When analyzing this law, the basic definition appears in broad terms. The following sentence describing who is not covered by the Labor Code's definition is worth a closer look, though. The law gives no definition of what it means to be "affiliated" with a team. So, using common definitions of "affiliated," an individual performing these stunts who are "closely associated with" or even "officially attached to or connected with the organization" are considered employees. Therefore, cheerleaders and dancers hired by the franchise itself (since the NFL makes clear that it is not the entity hiring or managing the women) are clearly a class the law covers, since the law intends to cover both dance teams and cheer teams as well as any gymnastics teams one of the five professional sports covered may use. This leads me to my next point...
2. Does it matter whether the cheerleaders are a direct hire by the team or a hire through another entity?
Under section 2754(b), "a cheerleader who is utilized by a California-based professional sports team directly or through a labor contractor during its exhibitions, events, or games shall be deemed to be an employee." Therefore, the law is attempting to cover those who dance, cheer, or perform gymnastics at these events whether or not they are hired by the franchise or hired independently through an affiliate organization, but there still may be ways for the professional sports teams in California to get around this law.
To illustrate, I'll use Detroit professional sports as an example. The Detroit Pistons have teams that perform all three activities that California's Labor Code now covers: a cheer team (comprised of men and women), a dance team (all women), and the Flight Crew. The Cheer Team would have a slight bump in the road because they could not make a parallel gender discrimination argument that some cheer teams have pointed toward. Detroit also has a dance team (all women) who are basically volunteers, calling themselves the Detroit Pride Cheerleaders, and dance/cheer for the city's teams without any official affiliation.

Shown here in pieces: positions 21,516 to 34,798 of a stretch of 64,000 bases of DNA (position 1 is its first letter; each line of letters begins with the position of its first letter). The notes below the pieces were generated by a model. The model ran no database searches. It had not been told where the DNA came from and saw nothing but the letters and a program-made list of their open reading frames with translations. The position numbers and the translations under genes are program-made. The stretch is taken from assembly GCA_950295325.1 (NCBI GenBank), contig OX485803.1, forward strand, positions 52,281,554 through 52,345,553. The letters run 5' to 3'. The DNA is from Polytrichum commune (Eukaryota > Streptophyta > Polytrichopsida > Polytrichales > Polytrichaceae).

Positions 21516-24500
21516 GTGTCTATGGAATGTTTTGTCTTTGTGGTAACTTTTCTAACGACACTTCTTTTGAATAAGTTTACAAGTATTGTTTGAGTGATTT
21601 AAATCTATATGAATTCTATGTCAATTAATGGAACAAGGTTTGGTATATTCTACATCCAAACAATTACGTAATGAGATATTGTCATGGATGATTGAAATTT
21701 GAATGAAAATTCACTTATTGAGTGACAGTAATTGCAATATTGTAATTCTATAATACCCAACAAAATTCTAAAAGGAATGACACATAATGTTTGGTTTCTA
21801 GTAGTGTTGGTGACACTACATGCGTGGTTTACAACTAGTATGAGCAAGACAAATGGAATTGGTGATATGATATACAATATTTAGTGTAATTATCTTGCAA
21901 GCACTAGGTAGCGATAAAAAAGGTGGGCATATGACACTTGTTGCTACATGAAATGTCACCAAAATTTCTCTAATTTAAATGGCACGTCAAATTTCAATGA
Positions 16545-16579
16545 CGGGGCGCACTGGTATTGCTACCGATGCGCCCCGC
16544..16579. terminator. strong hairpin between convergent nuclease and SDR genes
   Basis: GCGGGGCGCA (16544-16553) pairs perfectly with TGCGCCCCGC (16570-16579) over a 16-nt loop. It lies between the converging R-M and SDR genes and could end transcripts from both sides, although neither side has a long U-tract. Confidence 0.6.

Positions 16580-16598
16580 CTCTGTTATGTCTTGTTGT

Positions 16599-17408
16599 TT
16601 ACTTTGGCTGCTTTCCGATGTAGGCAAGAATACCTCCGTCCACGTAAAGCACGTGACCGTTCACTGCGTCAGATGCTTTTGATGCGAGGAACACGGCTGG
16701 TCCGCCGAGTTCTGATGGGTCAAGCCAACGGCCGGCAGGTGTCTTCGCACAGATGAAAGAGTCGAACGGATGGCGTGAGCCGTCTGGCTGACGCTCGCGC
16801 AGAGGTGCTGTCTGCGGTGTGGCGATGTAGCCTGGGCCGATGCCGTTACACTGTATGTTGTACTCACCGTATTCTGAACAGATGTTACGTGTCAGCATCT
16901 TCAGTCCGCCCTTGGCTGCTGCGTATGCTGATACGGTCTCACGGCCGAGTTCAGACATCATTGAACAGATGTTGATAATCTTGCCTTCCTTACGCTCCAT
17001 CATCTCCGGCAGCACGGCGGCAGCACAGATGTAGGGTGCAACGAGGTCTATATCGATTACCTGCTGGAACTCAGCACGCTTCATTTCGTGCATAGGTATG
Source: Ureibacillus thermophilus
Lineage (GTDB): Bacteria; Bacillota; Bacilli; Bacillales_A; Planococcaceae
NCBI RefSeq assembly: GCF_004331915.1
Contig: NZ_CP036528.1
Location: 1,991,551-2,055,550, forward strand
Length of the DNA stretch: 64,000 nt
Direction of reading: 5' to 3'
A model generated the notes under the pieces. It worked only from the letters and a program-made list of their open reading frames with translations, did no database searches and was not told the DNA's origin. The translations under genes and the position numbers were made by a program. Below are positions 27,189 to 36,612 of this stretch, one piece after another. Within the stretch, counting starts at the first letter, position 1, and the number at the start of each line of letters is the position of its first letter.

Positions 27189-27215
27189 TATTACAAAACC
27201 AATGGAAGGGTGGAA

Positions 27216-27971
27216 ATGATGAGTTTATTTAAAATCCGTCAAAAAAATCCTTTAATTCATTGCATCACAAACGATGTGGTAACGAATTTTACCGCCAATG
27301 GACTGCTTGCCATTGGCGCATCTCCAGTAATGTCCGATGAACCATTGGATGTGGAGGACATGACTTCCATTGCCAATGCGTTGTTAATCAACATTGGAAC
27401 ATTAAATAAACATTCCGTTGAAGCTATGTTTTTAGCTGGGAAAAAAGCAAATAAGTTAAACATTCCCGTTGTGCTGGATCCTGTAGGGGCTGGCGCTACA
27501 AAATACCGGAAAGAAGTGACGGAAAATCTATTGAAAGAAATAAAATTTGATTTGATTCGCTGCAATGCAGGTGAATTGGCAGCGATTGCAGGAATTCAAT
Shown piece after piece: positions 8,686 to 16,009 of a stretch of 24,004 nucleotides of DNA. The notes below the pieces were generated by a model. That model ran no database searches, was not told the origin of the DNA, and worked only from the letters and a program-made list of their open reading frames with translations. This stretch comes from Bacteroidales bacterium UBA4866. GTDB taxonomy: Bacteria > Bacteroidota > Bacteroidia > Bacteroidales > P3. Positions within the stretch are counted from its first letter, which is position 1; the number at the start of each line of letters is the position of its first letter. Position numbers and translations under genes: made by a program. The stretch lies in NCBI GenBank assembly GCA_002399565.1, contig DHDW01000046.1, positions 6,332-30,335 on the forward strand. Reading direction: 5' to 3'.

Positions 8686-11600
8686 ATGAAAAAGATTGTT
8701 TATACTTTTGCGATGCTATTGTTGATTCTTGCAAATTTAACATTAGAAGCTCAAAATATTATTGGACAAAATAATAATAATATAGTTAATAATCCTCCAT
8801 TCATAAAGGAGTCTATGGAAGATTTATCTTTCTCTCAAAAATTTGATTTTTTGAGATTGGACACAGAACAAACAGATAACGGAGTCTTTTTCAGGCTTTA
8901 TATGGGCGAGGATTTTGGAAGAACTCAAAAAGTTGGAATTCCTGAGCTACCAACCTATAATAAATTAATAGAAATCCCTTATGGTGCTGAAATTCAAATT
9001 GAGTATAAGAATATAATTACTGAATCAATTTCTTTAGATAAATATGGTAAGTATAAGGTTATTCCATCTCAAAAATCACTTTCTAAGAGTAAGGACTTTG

The Detroit Pride Cheerleaders would likely not be covered by a definition of "employee" if Michigan adopts one similar to California because although an argument could be made they are closely associated since the Lions allow them to dance/cheer at tailgates, they do not get paid for what they do. In contrast, the Detroit Pistons Cheer Team originally reported to a separate human resources outsourcing firm (DynamicHR) until very, very recently, and the team performed at home games and events. Currently, the Pistons Cheer Team is a direct hire by Palace Sports and Entertainment. Under the current business model, the team would certainly be covered. Under the former business model, the team would likely be covered, but it is not a sure thing. There could be arguments over an ostensibly simple word like "utilizing," for a team could say they granted permission rather than actually put them to use. The same can be said for "affiliated," for a team could win an argument if the board or court adopts the more strict definition of the word earlier discussed so that they avoid the labor contractor arguments altogether.
No, this law is not perfect, but gosh it feels good as a fellow female to see some recognition of women's contribution to sports the way we love them.